Bed bugs are parasitic insects of the cimicid family that feed exclusively on blood. Cimex lectularius, the common bed bug, is the best known as it prefers to feed on human blood; other Cimex species specialize in other animals, e.g., bat bugs, such as Cimex pipistrelli (Europe), Cimex pilosellus (Western United States), and Cimex adjunctus (entire Eastern United States).

The name bed bug derives from the preferred habitat of Cimex lectularius: warm houses and especially near or inside beds and bedding or other sleep areas. Bed bugs are mainly active at night, but are not exclusively nocturnal. They usually feed on their hosts without being noticed.

A number of adverse health effects may results from bed bug bites, including skin rashes, psychological effects, and allergic symptoms. Bed bugs are not known to transmit any pathogens as disease vectors. Certain signs and symptoms suggest the presence of bed bugs; finding the adult insects confirms the diagnosis.

Bed bugs have been known as human parasites for thousands of years. At a point in the early 1940s, they were mostly eradicated in the developed world, but have increased in prevalence since 1995, likely due to pesticide resistance, governmental bans on effective pesticides, and international travel. Because infestation of human habitats has begun to increase, bed bug bites and related conditions have also been on the rise.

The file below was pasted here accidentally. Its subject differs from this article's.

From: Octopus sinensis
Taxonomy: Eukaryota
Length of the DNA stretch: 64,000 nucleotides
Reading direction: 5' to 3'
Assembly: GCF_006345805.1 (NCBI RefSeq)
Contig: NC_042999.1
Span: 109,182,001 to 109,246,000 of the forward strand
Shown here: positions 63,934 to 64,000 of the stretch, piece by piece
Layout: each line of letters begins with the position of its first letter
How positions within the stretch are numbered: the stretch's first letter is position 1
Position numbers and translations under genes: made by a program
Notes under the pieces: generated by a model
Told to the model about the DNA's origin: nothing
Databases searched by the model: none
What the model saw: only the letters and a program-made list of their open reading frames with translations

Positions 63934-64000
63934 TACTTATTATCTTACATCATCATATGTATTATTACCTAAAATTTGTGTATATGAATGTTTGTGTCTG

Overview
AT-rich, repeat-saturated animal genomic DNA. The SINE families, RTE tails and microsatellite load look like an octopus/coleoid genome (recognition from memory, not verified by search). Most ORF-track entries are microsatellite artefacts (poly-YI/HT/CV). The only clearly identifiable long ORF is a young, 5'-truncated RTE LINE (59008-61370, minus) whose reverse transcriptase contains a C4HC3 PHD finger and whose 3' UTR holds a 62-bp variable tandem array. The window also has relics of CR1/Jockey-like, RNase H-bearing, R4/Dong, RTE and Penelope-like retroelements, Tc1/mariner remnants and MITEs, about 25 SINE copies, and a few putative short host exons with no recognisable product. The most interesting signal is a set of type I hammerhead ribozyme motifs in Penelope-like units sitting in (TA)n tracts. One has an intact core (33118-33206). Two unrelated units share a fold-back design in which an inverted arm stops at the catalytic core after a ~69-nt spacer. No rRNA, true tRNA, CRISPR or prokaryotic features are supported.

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If you have bed bug issues or if you are unsure if you have bedbugs , be proactive and consult with one of our experienced staff members as these pests are a nuisance and could create human health hazards. The quicker we are able to  evaluate the issue, create a treatment plan  best suited for your infestation level and complete the required treatment, we would be able to locate, control, and eradicate the bed bug infestation.  Time is of the essence with this particular pest  because the reproduction rate of the female, as she is able to lay up to 500 eggs in the lifecycle and are able to survive up to 18 months!